There are some crazy people out there who come up with wacky ideas that can turn a city or a little country village into an international destination for one day a year. Here are some genius ideas that started out invariably over a pint in a pub and are now some of the weirdest festivals in the world:
Wild Food Festival, Hokitika, New Zealand
On the West Coast of New Zealand’s south island, not a lot happens. So some clever person decided to put their town on the map by starting a festival to rival Fear Factor. In 1990 local woman Claire Bryant, who made her own wine from gorse flower and rose petals, decided to create an event for those who wanted to taste the wild west coast. Today it is something quite stomach-turningly different. You can try horse semen shots, colostrom shooters, wasp larvae ice cream, as well as fried clams, venison, wild boar and sheep milk cheeses.
Cheese rolling, England
It sounds innocuous enough but is probably the most dangerous event on this list. On the May Bank Holiday in England, a group of daring (and quite possibly stupid) people from all over the world gather at the top of a 90m course on the steep and lumpy Coopers Hill near Gloucester. In front of a crowd of about 5000, wheels of cheese are set off at a bouncing pace – followed by the contestants. The winner keeps the cheese. The losers typically have broken bones and sprains.
The Redneck Games, Georgia, USA
When the media suggested that the 1996 Olypmpic Games in Atlanta would be hosted by a bunch of rednecks, the rednecks took umbrage. And action. They started their own Redneck Games which features great feats like toilet seat throwing, belly flops into a mud pit, armpit serenading and seed spitting.
Yorkshire Pudding Boat Race, North Yorkshire
Over a pint in a pub, local man Simon Thackray saw a plate of beef and yorkshire pudding being brought out to a table and he had a thought…. What if you made a giant pudding boat, big enough for a small person, and put them in a pond for a race. And thus it began. Competitors coat their yorkshire pudding boats (yes, the real thing made of flour, eggs and water) with yacht varnish to make them waterproof long enough for the race across the waters of Bob Pond’s in the village of Brawby.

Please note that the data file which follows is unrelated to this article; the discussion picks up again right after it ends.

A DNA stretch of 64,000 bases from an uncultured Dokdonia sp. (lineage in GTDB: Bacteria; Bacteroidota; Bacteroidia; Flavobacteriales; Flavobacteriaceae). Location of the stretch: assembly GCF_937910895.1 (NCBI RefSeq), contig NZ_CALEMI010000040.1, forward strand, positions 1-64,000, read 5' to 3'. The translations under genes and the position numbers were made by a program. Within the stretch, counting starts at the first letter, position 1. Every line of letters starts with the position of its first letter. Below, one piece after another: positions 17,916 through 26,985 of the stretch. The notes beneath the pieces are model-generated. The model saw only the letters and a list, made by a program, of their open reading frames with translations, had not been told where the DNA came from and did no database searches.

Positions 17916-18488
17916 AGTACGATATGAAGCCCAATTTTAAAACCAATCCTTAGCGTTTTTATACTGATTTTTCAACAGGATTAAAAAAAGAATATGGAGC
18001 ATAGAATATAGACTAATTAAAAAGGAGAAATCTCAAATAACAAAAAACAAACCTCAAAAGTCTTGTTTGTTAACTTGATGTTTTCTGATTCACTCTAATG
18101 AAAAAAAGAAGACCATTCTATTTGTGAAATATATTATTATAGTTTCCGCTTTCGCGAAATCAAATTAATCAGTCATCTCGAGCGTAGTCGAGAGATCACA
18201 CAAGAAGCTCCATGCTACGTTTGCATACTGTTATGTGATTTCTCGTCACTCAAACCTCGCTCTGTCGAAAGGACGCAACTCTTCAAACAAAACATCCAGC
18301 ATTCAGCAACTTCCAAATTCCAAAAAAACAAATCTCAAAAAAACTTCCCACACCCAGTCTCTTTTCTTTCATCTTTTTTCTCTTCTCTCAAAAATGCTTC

If you’re a baby this is the most dangerous festival you could take part in. First held in 1620, this strange event celebrating Corpus Christi sees grown men dressed as the Devil leaping over a row of babies lying in the street. (Note: the Catholic church have distanced themselves from this event). Parents place their babies on mattresses on the road and the devil man leaps over them, thus cleansing them from evil.
Cadbury Jaffa Race, Dunedin New Zealand
Dunedin’s Baldwin Street is in the Guiness Book of Records as the steepest street in the world and each year Cadbury supplies about 50,000 giant jaffas (chocolate balls coated in candy) to be rolled down the street. Spectators buy a jaffa, each of which are individually numbered, and the proceeds go to charity. The winning jaffa buyer also gets prizes. The Jaffa Race is just part of the week-long Cadbury Chocolate Carnival in Dunedin.
Boryeong Mud Festival, South Korea